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First Church of Deliverance v. Holcomb

OPINION FILED DECEMBER 1, 1986.

THE FIRST CHURCH OF DELIVERANCE ET AL., PLAINTIFFS-APPELLEES,

v.

GLADYS HOLCOMB ET AL., DEFENDANTS-APPELLANTS.



Appeal from the Circuit Court of Cook County; the Hon. Anthony J. Scotillo, Judge, presiding.

JUSTICE BUCKLEY DELIVERED THE OPINION OF THE COURT:

Rehearing denied January 16, 1987.

This action was brought by plaintiffs, First Church of Deliverance and Reverend Eugene D. Gray, the church's minister and current president of its board of directors, to enjoin the church's bank, convalescent home, and members of its former board (defendants) from dissipating the church's assets or interfering with the management of the church. A temporary restraining order was issued, and after a hearing, the trial court granted a preliminary injunction in favor of plaintiffs. Defendants appeal, contending that: (1) the trial court erred in denying their motion for directed verdict with respect to plaintiffs' standing to institute this suit, and (2) the trial court erroneously granted a preliminary injunction against them. For the following reasons, we affirm.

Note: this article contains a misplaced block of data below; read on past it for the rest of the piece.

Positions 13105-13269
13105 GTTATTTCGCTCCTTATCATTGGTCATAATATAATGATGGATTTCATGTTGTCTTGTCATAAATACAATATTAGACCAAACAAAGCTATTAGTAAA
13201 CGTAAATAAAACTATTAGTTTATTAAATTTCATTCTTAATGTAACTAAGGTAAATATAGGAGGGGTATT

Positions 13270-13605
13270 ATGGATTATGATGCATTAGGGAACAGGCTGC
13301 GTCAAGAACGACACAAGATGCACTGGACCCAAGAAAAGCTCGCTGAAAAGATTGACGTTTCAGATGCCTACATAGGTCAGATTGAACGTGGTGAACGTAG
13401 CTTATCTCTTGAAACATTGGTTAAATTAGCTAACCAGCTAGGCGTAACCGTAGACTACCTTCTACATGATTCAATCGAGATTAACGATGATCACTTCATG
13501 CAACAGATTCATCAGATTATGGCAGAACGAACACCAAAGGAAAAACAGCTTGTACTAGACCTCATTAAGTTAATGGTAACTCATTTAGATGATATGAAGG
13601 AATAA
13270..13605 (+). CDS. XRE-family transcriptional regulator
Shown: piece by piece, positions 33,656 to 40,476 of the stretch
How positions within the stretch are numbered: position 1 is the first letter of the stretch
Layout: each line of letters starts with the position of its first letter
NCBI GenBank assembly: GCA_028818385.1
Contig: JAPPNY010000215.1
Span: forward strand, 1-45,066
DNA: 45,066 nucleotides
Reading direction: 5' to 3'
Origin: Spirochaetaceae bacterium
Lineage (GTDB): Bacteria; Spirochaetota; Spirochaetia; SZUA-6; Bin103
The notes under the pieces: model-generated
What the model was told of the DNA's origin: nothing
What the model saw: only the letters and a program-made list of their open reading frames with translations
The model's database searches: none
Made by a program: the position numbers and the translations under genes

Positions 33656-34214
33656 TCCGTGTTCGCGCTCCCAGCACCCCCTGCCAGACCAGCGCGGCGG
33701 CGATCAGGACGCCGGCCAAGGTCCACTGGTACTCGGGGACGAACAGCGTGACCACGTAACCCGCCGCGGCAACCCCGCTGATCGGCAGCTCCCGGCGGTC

The background of the present controversy may be summarized as follows. The First Church of Deliverance, located at 4315 South Wabash Avenue in Chicago, was founded in 1929 by the late Reverend Clarence H. Cobbs. In 1977 Cobbs incorporated the church as an Illinois not-for-profit corporation. When Cobbs died in 1979, Gladys Holcomb became president of the board of directors, and in January 1981, Eugene Gray was appointed as Cobbs' successor.